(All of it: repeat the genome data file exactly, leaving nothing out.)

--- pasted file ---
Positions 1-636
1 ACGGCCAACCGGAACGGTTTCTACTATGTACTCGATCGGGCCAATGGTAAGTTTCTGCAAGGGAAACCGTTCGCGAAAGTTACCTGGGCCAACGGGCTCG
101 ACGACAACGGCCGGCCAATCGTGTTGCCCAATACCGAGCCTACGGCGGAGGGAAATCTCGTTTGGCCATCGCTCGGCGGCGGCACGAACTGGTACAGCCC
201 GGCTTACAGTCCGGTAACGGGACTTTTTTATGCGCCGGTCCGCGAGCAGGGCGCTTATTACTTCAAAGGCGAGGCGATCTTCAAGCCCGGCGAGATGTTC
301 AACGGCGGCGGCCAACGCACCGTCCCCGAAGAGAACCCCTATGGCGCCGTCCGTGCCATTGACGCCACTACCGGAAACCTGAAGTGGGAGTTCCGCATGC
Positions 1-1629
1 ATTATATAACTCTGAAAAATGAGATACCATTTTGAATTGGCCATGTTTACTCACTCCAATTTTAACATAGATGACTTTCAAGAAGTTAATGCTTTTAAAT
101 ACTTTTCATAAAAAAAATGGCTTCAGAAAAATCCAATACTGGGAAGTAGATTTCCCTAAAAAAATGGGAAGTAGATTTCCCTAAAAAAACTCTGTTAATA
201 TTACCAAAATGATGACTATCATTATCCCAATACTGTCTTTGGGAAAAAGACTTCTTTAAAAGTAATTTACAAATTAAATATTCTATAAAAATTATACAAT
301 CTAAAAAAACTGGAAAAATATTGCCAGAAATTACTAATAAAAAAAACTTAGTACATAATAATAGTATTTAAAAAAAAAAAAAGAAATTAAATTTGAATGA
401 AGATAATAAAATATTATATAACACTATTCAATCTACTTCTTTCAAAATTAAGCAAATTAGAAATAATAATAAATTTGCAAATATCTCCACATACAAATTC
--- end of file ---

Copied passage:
Positions 1-636
1 ACGGCCAACCGGAACGGTTTCTACTATGTACTCGATCGGGCCAATGGTAAGTTTCTGCAAGGGAAACCGTTCGCGAAAGTTACCTGGGCCAACGGGCTCG
101 ACGACAACGGCCGGCCAATCGTGTTGCCCAATACCGAGCCTACGGCGGAGGGAAATCTCGTTTGGCCATCGCTCGGCGGCGGCACGAACTGGTACAGCCC
201 GGCTTACAGTCCGGTAACGGGACTTTTTTATGCGCCGGTCCGCGAGCAGGGCGCTTATTACTTCAAAGGCGAGGCGATCTTCAAGCCCGGCGAGATGTTC
301 AACGGCGGCGGCCAACGCACCGTCCCCGAAGAGAACCCCTATGGCGCCGTCCGTGCCATTGACGCCACTACCGGAAACCTGAAGTGGGAGTTCCGCATGC
Positions 1-1629
1 ATTATATAACTCTGAAAAATGAGATACCATTTTGAATTGGCCATGTTTACTCACTCCAATTTTAACATAGATGACTTTCAAGAAGTTAATGCTTTTAAAT
101 ACTTTTCATAAAAAAAATGGCTTCAGAAAAATCCAATACTGGGAAGTAGATTTCCCTAAAAAAATGGGAAGTAGATTTCCCTAAAAAAACTCTGTTAATA
201 TTACCAAAATGATGACTATCATTATCCCAATACTGTCTTTGGGAAAAAGACTTCTTTAAAAGTAATTTACAAATTAAATATTCTATAAAAATTATACAAT
301 CTAAAAAAACTGGAAAAATATTGCCAGAAATTACTAATAAAAAAAACTTAGTACATAATAATAGTATTTAAAAAAAAAAAAAGAAATTAAATTTGAATGA
401 AGATAATAAAATATTATATAACACTATTCAATCTACTTCTTTCAAAATTAAGCAAATTAGAAATAATAATAAATTTGCAAATATCTCCACATACAAATTC